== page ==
# Stack Diagram for 1D Box-Counting Steps

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The box-counting dimension [1–4] can be defined as

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Contributed by: Ki-Jung Moon (December 2013)

Open content licensed under CC BY-NC-SA

## Snapshots

## Details

Box counting is a method of gathering data for analyzing complex patterns by breaking a dataset, object, image, etc. into smaller and smaller pieces, typically "box" shaped, and analyzing the pieces at each smaller scale [1].

References

[1] Wikipedia. "Box Counting." (Feb 1, 2013) en.wikipedia.org/wiki/Box_counting.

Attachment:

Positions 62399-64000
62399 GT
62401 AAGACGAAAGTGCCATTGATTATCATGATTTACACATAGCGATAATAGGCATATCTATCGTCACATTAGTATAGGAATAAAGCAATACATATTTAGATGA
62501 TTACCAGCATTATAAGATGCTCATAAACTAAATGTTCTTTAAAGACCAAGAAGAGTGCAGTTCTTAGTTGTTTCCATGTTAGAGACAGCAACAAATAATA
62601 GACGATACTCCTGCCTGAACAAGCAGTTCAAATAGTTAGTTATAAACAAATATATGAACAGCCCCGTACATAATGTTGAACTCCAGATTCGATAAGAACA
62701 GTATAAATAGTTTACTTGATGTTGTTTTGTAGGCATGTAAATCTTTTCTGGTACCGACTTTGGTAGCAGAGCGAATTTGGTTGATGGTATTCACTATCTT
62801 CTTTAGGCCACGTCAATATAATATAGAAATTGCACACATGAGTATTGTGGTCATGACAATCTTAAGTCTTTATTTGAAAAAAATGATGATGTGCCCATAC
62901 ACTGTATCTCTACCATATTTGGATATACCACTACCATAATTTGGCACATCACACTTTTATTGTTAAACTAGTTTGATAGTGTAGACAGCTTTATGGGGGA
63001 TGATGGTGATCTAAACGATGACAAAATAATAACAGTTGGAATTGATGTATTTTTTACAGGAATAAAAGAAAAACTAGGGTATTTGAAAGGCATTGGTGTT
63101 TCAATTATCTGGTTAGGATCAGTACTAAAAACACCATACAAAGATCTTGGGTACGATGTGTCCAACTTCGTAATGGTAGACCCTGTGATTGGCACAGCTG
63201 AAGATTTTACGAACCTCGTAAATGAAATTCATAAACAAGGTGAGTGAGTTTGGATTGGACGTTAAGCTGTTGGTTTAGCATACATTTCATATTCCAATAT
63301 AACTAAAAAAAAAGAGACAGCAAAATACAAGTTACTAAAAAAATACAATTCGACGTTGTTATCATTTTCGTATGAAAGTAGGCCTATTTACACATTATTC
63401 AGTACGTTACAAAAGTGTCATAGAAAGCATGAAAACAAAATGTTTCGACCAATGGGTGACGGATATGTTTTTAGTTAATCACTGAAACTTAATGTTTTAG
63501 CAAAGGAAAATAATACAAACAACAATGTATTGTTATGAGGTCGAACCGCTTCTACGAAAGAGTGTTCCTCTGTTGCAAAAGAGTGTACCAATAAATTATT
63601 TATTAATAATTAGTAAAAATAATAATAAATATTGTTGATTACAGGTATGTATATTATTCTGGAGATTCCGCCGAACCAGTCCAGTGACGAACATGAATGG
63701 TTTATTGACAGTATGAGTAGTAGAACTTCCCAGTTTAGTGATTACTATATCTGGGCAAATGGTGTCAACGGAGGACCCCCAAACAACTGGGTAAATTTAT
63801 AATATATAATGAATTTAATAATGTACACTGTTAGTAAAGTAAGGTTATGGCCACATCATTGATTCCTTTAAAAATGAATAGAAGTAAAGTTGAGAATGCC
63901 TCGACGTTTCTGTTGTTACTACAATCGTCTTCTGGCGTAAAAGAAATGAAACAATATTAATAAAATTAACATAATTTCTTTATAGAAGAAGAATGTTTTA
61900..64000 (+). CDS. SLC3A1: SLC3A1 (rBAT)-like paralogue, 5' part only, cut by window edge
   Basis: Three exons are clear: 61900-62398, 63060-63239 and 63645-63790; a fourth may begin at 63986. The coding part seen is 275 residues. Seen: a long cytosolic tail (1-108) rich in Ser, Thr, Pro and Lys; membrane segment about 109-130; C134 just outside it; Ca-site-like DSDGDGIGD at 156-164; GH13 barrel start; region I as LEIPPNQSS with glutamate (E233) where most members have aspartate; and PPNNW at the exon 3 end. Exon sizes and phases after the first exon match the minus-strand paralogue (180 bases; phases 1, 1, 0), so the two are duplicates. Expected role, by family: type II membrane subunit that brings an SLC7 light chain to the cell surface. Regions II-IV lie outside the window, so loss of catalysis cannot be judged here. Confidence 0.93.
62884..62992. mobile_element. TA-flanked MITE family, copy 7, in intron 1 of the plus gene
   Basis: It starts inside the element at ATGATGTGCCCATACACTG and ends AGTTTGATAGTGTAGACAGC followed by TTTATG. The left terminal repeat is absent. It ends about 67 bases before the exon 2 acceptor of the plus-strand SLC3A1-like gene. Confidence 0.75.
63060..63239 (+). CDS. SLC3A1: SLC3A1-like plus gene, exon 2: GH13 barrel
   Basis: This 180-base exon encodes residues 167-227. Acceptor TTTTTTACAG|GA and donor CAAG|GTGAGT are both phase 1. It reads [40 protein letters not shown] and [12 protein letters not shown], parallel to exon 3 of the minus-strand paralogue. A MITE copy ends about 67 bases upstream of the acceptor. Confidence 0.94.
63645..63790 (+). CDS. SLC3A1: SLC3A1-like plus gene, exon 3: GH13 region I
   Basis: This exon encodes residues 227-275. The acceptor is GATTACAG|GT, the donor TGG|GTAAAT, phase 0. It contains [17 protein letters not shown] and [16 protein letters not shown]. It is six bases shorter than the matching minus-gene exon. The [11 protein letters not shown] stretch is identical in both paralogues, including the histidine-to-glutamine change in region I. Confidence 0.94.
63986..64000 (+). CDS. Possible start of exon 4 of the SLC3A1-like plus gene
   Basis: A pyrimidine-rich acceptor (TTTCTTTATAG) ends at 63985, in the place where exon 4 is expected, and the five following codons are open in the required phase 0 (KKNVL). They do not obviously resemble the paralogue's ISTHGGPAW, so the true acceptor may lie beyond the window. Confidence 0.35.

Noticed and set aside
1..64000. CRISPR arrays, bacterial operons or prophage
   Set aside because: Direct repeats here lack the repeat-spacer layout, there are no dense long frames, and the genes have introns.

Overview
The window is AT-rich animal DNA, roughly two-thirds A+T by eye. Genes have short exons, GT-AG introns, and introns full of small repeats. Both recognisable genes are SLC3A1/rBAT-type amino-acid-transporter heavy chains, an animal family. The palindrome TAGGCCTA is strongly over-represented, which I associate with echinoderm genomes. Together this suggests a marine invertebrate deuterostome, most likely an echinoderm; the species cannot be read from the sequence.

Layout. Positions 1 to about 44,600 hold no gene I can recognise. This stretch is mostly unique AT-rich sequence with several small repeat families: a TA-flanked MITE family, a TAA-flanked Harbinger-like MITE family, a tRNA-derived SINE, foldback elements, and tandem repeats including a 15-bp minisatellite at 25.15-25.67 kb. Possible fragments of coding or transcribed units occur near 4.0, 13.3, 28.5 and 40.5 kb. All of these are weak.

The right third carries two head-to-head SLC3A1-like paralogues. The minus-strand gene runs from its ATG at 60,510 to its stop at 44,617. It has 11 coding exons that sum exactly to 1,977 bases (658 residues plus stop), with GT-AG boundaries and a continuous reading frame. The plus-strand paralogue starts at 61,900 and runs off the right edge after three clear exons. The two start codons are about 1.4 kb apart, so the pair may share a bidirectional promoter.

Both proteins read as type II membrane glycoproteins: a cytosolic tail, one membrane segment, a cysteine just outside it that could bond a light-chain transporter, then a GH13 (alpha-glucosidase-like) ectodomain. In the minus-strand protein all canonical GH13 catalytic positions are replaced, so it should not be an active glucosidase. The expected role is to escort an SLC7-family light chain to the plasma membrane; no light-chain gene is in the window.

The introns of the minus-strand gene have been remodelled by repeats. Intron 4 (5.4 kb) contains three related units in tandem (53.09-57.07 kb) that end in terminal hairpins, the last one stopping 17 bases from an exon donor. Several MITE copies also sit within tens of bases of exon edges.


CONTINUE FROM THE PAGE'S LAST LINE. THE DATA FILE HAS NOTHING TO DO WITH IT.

[2] B. Mandelbrot, *The Fractal Geometry of Nature*, San Francisco: W. H. Freeman, 1982.

[3] H.-O. Peitgen, H. Jürgens, and D. Saupe, *Chaos and Fractals: New Frontiers of Science*, 2nd ed., New York: Springer, 2004.

[4] S. Wolfram, *A New Kind of Science*, Champaign, IL: Wolfram Media, 2002.

[5] R. May, "Simple Mathematical Models with Very Complicated Dynamics," *Nature*, 261(5560), 1976 pp. 459–467.

[6] M. J. Feigenbaum, "Quantitative Universality for a Class of Non-Linear Transformations," *Journal of Statistical Physics*, 19, 1978 pp. 25–52.

[7] M. J. Feigenbaum, "The Universal Metric Properties of Nonlinear Transformations," *Journal of Statistical Physics*, 21, 1979 pp. 669–706.

## Permanent Citation